T-Mobile, determined to bring 5G to technologically underserved rural America, has named Woodstock, Illinois (pop: 25,000) the winner of its Hometown Techover contest. The mobile provider, which freely admits it couldn’t service rural communities before last year’s merger with Sprint, said that thousands of towns had entered the competition.
“The people of Woodstock, Illinois are primed and ready to become the 5G model for small towns nationwide,” declared Jon Freier, executive vice president of T-Mobile’s consumer group.
Woodstock was named the winner based on “project feasibility, the town’s need for a network upgrade, and town leadership interest and engagement.” The locale will receive a $3 million technology upgrade, including a $200,000 grant and consulting services; a 5G upgrade to a public space like a library, community center or town square; a Little League baseball field refurbishment; and a free public concert by country duo Florida Georgia Line.
As part of T-Mobile’s rural push, concurrently with announcing the contest in April, T-Mobile launched its Home Internet service, committed to $25 million in project development grants, and said it would build hundreds of new stores --with 7,500 new jobs -- and hire up to 2,500 hometown experts in small towns across America.
Calling wireless home broadband “one of the killer apps of 5G,” T-Mobile President/CEO Mike Sievert noted during a July investor call that the company’s Home Internet service remains on track for 500,000 customers by year’s end.
Sievert said that smaller markets and rural areas make up 40% of U.S. households, and that those markets “drove nearly one-third of our new postpaid account activations in Q2, up from about a quarter last year…. We're in the very first inning [of the company’s small-town push] and yet we're seeing the market respond. So that makes us very optimistic.”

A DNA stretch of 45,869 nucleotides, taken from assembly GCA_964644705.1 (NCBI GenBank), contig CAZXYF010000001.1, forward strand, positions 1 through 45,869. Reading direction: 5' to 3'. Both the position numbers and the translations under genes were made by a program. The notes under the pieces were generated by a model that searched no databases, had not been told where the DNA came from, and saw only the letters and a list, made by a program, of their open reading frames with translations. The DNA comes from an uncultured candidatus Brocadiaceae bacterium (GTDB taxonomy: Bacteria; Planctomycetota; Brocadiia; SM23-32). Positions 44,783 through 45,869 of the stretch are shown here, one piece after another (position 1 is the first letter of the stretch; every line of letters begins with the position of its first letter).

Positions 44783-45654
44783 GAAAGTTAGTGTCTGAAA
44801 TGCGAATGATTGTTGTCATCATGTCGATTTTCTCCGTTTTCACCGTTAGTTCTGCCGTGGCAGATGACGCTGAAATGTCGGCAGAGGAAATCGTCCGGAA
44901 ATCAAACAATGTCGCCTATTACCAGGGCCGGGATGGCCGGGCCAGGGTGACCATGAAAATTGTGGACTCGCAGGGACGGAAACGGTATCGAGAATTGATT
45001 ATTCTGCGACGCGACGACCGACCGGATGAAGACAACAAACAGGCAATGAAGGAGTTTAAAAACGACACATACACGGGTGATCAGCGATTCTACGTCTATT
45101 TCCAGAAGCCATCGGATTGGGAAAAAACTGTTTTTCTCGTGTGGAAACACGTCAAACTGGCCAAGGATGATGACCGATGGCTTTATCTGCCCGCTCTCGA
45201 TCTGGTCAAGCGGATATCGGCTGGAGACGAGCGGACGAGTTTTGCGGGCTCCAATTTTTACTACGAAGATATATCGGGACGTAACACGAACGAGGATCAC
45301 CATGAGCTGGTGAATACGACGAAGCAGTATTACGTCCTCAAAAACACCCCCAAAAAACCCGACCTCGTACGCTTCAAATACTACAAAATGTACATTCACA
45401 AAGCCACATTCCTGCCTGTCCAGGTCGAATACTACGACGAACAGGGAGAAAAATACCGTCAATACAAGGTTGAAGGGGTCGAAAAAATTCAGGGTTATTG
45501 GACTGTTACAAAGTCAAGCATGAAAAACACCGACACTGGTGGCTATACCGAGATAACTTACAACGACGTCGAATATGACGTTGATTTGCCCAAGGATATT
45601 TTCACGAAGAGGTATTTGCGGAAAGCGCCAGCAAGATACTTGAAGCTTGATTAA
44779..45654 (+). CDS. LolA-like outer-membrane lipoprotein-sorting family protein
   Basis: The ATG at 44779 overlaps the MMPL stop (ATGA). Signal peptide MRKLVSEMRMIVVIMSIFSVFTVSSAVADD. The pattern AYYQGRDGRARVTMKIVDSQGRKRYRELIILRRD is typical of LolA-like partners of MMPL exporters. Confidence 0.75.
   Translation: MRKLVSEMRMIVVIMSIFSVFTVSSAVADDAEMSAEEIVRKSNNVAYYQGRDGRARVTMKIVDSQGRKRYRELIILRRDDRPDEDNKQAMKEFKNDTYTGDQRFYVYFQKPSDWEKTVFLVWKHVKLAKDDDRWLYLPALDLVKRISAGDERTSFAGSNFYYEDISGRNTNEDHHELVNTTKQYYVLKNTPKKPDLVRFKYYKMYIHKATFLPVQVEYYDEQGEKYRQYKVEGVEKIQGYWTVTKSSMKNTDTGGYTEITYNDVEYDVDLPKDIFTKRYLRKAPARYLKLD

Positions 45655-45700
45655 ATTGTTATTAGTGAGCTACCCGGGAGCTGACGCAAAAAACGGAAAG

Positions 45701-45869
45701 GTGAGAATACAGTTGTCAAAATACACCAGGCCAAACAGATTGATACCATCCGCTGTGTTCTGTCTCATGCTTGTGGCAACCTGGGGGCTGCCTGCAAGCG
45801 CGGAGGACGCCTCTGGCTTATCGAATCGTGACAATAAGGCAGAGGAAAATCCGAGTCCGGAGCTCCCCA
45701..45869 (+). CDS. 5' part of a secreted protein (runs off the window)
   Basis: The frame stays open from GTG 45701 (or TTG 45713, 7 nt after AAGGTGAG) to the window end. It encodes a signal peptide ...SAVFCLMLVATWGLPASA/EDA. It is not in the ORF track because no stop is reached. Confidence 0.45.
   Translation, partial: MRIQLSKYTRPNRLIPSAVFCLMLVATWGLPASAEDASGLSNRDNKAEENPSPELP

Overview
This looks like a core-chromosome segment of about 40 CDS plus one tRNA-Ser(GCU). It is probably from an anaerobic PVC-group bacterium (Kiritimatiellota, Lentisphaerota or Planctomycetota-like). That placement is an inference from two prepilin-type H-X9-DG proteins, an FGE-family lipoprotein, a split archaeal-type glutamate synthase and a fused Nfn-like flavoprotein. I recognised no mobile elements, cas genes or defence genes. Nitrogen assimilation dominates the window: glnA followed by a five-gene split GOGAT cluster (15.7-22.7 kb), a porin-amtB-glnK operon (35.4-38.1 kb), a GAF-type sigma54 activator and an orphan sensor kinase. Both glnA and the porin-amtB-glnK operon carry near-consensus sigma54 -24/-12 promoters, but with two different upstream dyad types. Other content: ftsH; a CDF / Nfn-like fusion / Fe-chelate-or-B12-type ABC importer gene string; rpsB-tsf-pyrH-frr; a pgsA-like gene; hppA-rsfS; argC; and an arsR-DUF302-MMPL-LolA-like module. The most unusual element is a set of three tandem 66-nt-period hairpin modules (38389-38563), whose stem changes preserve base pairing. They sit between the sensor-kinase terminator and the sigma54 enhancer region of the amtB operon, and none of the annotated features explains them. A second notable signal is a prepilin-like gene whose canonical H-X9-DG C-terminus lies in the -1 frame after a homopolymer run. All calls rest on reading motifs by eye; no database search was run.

Freier said during the call that T-Mobile will have opened 200 retail stores in small towns by year’s end, and hired 1,000 of the hometown experts in places “where it doesn't really make a whole lot of economic sense to build brick-and-mortar distribution. So this is… extending our reach into places that we ordinarily couldn't get to.”
“There's not really a 5G strategy, I think, from some of our competitors in rural America,” Freier added. “And they [rural areas] shouldn't be left behind.”
In addition to the goodies going to Woodstock itself as Hometwon Techover winner, T-Mobile will also reward 100 Woodstock households with free wireless service and Home Internet for a year, new 5G phones and a high-definition TV.
Nine runners-up towns in the contest will each receive $50,000 to help jump-start or complete a project in their communities. Those towns are: borough of Stroudsburg, Pennsylvania; Dunn, North Carolina; Girard, Kansas; Guadalupe, California; Hopkinsville, Kentucky; Kalispell, Montana; Tipton, Indiana; Wareham, Massachusetts; and Washington, Missouri.